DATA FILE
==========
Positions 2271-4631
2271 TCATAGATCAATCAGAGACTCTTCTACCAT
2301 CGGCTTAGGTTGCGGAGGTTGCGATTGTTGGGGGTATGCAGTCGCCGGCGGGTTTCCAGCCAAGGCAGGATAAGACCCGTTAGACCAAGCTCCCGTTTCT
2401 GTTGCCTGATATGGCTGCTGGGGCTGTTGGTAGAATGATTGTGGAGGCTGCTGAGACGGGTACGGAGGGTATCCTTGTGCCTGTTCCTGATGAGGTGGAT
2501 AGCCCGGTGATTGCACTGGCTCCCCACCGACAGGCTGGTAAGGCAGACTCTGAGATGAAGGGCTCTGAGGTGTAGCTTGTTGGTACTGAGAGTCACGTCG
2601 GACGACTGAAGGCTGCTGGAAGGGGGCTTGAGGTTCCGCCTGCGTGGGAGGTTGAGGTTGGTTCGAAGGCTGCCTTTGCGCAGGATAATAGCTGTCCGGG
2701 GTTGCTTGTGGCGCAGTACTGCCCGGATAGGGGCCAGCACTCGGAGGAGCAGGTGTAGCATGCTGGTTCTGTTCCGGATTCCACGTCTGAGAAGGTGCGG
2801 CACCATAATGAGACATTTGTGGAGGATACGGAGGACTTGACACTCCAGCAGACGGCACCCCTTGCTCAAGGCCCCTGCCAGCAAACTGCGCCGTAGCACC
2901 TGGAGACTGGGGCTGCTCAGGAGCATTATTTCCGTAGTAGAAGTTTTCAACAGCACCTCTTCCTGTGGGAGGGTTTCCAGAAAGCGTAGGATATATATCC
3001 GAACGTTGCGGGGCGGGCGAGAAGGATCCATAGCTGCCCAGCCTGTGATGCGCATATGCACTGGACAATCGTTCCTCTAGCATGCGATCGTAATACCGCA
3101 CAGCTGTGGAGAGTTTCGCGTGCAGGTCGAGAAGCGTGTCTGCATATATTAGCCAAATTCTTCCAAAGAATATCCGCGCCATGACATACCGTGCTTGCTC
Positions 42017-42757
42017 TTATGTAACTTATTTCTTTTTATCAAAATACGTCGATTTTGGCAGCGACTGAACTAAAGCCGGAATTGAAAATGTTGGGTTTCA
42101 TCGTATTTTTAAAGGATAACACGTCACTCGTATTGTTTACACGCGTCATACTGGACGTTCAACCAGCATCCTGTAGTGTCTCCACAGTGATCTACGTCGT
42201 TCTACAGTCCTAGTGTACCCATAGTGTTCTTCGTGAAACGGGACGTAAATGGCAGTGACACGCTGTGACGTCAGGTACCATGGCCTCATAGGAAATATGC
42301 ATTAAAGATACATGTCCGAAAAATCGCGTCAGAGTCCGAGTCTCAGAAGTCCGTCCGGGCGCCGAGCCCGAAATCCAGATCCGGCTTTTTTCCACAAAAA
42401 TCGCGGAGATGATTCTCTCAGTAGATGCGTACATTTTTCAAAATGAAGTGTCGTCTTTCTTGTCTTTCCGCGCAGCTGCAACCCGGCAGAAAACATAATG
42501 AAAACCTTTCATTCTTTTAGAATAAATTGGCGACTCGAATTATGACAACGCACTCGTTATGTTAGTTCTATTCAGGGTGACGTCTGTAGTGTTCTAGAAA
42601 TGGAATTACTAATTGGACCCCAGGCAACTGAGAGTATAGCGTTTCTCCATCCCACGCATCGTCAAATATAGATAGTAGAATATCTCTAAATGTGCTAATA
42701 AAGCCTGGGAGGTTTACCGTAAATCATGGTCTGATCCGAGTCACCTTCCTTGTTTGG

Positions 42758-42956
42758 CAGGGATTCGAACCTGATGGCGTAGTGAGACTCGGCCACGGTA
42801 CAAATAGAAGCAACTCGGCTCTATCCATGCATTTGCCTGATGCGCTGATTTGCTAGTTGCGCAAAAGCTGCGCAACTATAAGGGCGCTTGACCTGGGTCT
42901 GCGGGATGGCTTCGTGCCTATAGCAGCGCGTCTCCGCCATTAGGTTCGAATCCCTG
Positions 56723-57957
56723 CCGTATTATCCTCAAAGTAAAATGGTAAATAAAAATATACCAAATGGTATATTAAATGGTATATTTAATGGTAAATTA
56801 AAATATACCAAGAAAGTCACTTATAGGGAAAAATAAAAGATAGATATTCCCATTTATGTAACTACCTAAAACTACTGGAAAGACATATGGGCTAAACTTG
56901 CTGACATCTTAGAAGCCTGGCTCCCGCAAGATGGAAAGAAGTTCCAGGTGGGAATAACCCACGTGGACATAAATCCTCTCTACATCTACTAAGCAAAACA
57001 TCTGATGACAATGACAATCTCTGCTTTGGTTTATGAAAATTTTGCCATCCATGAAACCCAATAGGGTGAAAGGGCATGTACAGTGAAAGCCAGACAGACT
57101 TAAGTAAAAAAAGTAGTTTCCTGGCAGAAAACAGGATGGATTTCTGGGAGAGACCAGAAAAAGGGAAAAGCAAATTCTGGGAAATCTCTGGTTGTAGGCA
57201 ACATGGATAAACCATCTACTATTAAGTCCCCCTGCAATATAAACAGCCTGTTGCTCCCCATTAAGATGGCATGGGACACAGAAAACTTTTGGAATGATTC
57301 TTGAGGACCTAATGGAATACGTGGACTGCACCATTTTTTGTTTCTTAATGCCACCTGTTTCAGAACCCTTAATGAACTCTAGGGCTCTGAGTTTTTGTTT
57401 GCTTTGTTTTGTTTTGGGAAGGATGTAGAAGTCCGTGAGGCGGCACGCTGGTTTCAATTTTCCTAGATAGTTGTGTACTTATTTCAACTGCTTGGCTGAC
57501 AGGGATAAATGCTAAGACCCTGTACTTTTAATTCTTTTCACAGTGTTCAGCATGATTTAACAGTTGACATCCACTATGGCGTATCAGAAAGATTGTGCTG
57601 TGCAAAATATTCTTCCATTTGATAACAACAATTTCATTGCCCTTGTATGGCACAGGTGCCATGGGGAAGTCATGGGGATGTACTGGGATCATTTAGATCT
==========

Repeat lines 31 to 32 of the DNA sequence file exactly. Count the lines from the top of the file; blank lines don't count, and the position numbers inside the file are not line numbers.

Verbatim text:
57201 ACATGGATAAACCATCTACTATTAAGTCCCCCTGCAATATAAACAGCCTGTTGCTCCCCATTAAGATGGCATGGGACACAGAAAACTTTTGGAATGATTC
57301 TTGAGGACCTAATGGAATACGTGGACTGCACCATTTTTTGTTTCTTAATGCCACCTGTTTCAGAACCCTTAATGAACTCTAGGGCTCTGAGTTTTTGTTT